Monthly Archives: February 2012

chamber music at Alsion

Free Concerts at Alsion

With Alsion boasting a world-class hall, as well as being the home of the South Jutland symphony orchestra, one may indulge in numerous excellent concerts throughout the year. However, if money might be a bit tight at the moment, fear not! Alsion also offers a series of free concerts throughout the year – and you don’t even need to compromise on quality!

ProMusica concert series

chamber music at Alsion

ProMusica is side-project of some members of the South Jutland symphony orchestra that gives the orchestra players the opportunity to perform chamber music. On the day we attended they performed a variety of pieces, from solos to sextets, and in different styles. There was a pleasant variety and it seems that the pieces are selected to also please a general audience rather than solely experience listeners. Concerts are always on Sundays at 15:00 in the Alsion concert hall. The remaining concerts this season are on the 4th of March, the 22nd of April and the 3rd of June.

Solisterier by Dansk Solist Forbund

Solisterier is a series of concerts of Danish popular music. The cafe area is all decked out with chairs and tables and a podium is set-up at the far end. We attended the first concert earlier this year and were surprised to see a full house, even though I was by far the youngest member! If you like Danish popular music from years past you will probably love this concert. Otherwise? I’m not sure it will be your thing! The 2nd concert in the series is on the 24th of March at 13:00.

Singalong in the Cafe

Another series of free concerts in the cafe, this time organised by Sonderborg’s music council. We haven’t been along to this one as yet, but the upcoming concerts are on the 3rd of March, 31st of March and 28th of March between 12:00 and 13:00.

Ship Wrecked – What they find on the bottom

The coming weekend an interesting event is taking place in Sonderborg. Every second year somewhere in Denmark a local diving club organises a Wreck Exhibition and this year it’s hosted by the local Sønderborg Sportsdykker Klub.

Here you can see artifacts that people have brought up to the surface from wrecks. You will also get a chance to talk to the people who brought them up, hear their tales of finding the wrecks and their theories for why the ships sank.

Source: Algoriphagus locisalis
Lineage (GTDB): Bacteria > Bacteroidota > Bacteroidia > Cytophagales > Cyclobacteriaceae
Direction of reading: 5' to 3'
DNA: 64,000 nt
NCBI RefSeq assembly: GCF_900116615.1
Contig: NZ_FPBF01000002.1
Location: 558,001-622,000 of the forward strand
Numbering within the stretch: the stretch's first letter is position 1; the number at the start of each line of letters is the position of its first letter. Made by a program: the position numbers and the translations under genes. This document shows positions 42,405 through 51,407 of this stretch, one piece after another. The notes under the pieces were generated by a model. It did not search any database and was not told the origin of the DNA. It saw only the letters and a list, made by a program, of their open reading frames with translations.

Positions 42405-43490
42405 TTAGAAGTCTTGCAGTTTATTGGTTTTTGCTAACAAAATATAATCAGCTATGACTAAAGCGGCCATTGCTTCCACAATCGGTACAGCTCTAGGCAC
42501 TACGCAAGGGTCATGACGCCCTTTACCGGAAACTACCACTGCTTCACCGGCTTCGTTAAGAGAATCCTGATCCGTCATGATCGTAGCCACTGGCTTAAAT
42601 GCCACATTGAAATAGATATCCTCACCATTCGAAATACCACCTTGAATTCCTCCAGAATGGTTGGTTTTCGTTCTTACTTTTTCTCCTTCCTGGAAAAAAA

As part of the exhibition there will be a photo competition for the best wreck photo. There is also a competition for the prettiest and funniest find.

The last couple of years Danish sports divers has been acquiring sonar equipment which has made it possible to locate wrecks that were considered lost. One of these “lost” wrecks is UC 30.

During World War I in April 1917 the German submarine UC 30 struck a mine and sank by the west coast of Jutland. Almost a decade later in 2011 an expedition found the wreck and underwater photographer Kim Meineche was there to document it. At the exhibition Kim Meineche will be there to talk about the expedition and show the pictures he took. Some of them he took with modern 3D technology.

The artifacts that will be on display are in private collections so this is a very unique chance of seeing these things. To get an idea of the items and atmosphere we got some pictures from Søren Hertz-Christensen, Sønderborg Sports Diving Club to show you what it was like two years ago:

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The exhibition is open

  • Saturday March 3rd 10am – 5pm
  • Sunday March 4th 10am – 2:30pm

Entrance is 40DKK, free for children under 12

Sunday jazz at Sønderborghus #10/99

Back in 1953 when blues and jazz were all the rave every town in Denmark had a jazz club. Sonderborg was no exception and a group of friends started what would later become Sonderborg jazzclub. As one of the few in our region the club still exists. It is one of the oldest in Denmark and organises at least one concert a month.

Piano and sax

The jazz club aims to focus on the growth layer in the Danish jazz scene and tomorrow’s stars. While they do have traditional 50s swing jazz they more often present something more edgy and contemporary.


It was my first time at Sønderborghus when Magnus Thuelund Melody Project Quintet played on a very clear, cold Sunday. There were only about twenty people in the theater hall which made it feel quite empty. However, there was a nice atmosphere, the jazz club people were very friendly and once the band started playing it was really enjoyable.

Magnus Thuelund Melody Project Quintet